The evidence is mounting that Iran is not only violating the spirit of the no-nukes deal, but that it is also violating its letter. The prologue to the deal explicitly states: “Iran reaffirms that under no circumstances will Iran ever seek, develop or acquire any nuclear weapons.” This reaffirmation has no sunset provision: it is supposed to be forever.
Yet German officials have concluded that Iran has not given up on its goal to produce nuclear weapons that can be mounted on rockets.
As Abba Eban observed, “Men and nations behave wisely when they have exhausted all other resources.” So it goes with America and the Iran deal. President Trump announced Friday that the U.S. would stay in the Joint Comprehensive Plan of Action (JCPOA), even while he refused to certify under U.S. law that the deal is in the national interest. “Decertification,” a bright, shiny object for many, obscures the real issue — whether the agreement should survive. Mr. Trump has “scotch’d the snake, not kill’d it.”
While Congress considers how to respond — or, more likely, not respond — we should focus on the grave threats inherent in the deal. Peripheral issues have often dominated the debate; forests have been felled arguing over whether Iran has complied with the deal’s terms. Proposed “fixes” now abound, such as a suggestion to eliminate the sunset provisions on the deal’s core provisions.
The core provisions are the central danger. There are no real “fixes” to this intrinsically misconceived agreement. The Nuclear Non-Proliferation Treaty (NPT), to which Iran is a party, has never included sunset clauses, but the mullahs have been violating it for decades.
Who knew progressives could look past the transgressions of murderous, human rights-violating theocracies to support free trade?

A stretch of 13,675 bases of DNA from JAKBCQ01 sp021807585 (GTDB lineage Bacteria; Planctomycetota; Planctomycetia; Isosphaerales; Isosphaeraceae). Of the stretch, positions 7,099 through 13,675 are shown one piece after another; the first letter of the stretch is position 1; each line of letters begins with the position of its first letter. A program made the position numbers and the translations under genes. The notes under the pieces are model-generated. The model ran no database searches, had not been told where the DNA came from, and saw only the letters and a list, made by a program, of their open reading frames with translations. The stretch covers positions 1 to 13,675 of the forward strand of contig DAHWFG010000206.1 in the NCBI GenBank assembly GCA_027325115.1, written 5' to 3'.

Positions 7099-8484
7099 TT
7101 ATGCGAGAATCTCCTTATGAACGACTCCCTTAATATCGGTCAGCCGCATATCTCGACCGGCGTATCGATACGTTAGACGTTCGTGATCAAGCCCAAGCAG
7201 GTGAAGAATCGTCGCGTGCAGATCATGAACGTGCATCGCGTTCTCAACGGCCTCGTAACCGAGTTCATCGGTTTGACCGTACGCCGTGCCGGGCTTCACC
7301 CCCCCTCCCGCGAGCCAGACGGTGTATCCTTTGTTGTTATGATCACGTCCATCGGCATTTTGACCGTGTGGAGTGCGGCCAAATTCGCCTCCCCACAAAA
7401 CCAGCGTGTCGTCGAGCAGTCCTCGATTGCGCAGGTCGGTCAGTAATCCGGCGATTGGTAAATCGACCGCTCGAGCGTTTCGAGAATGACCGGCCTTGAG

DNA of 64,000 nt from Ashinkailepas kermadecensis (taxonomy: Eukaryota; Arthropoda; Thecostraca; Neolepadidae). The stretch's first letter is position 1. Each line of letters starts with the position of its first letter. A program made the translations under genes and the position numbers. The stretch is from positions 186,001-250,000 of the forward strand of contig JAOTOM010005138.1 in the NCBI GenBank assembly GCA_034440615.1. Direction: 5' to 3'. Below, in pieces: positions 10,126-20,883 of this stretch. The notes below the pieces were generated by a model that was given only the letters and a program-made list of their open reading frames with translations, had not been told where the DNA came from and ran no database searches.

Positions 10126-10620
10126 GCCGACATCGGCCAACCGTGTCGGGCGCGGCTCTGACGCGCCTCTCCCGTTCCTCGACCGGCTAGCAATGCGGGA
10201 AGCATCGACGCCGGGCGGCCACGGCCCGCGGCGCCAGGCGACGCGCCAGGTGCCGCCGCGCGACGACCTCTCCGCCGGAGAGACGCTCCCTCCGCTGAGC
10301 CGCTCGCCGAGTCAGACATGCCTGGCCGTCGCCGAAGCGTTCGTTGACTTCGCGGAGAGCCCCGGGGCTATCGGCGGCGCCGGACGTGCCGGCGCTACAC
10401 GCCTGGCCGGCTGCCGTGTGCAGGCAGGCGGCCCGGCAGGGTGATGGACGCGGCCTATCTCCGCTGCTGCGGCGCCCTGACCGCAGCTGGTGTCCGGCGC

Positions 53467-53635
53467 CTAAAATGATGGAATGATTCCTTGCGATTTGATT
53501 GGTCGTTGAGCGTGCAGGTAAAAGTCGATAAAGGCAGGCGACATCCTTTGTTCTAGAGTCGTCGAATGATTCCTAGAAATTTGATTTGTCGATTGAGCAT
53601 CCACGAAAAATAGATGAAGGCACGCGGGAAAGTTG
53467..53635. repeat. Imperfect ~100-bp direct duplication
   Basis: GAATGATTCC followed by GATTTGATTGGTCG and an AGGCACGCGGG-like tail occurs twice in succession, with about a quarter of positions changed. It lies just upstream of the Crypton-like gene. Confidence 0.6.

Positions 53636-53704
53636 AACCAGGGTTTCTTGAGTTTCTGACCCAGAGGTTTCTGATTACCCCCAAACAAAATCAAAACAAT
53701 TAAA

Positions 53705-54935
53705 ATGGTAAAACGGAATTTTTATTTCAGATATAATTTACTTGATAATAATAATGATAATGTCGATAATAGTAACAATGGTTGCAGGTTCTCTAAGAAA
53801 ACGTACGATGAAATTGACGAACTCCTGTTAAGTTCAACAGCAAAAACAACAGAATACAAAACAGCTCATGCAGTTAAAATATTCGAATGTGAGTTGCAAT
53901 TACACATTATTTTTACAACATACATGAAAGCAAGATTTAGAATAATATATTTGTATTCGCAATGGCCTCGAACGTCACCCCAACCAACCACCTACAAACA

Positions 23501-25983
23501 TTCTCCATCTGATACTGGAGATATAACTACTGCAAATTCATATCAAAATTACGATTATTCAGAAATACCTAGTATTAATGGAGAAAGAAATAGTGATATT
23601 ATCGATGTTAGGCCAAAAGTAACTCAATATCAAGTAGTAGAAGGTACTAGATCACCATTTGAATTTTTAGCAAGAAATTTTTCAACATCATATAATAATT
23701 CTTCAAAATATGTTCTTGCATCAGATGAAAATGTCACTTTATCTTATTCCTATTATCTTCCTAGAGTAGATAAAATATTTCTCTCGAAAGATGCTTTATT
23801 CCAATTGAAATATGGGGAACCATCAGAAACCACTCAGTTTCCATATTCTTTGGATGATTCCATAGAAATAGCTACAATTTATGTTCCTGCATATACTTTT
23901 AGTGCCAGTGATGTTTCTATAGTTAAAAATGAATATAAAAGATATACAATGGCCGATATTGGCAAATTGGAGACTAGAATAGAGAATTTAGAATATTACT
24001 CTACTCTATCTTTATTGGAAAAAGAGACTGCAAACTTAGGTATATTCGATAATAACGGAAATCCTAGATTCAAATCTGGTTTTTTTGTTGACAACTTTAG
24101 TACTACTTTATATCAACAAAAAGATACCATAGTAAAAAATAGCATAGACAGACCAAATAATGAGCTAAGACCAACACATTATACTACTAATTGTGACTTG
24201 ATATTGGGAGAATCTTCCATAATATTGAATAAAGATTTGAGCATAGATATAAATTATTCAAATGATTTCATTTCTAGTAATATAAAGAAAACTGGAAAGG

Among the talking points bouncing around the Iran Deal’s devoted echo chamber in the wake of President Trump’s decertification decision is one of proponents’ most honest and simultaneously sordid admissions: The JCPOA means big business for the West. As long as the money is good, let us all pretend we are not subsidizing the world’s leading state sponsor of jihad and protect the pact at all costs.
After nine months of deliberation, careful consideration and guidance from senior advisors, President Trump has a new, comprehensive strategy on how to deal with Iran.
Much of the focus in recent weeks has been on whether President Trump will recertify the Iran nuclear agreement. According to White House officials he will decline to recertify, technically keeping the U.S. in the deal. Congress will be responsible for either scrapping or decertifying the deal. If they fail to act within a given time period, the deal becomes invalid.
But President Trump’s Iran strategy goes well beyond the regime’s nuclear program and focuses on their broad, dangerous behavior and position as an enemy of the United States and the west.
For all the talk of “morons” Wednesday — did Rex Tillerson call Donald Trump a moron and what does that mean, if anything — the real issue for those not transfixed by media gotcha games is the certification, or not, of something truly moronic: the Iran Nuclear Deal (JCPOA).
In normal times, devoid of mass murderers and endless natural disasters, the looming October 15 certification decision on this deal would be front and center in the national consciousness. It still should be because, ultimately, it is even more important than hurricanes and psychopathic killers. It’s about nuclear war.
Barack Obama was apparently fooled. A large segment of the Western populace, however, is quite aware of what jihadists and jihadist states are up to, but apparently not a large enough segment, since leaders keep on being elected and reelected who are allowing jihadists to destroy Western freedoms, undermine democratic states, and put citizens at risk for more jihad attacks.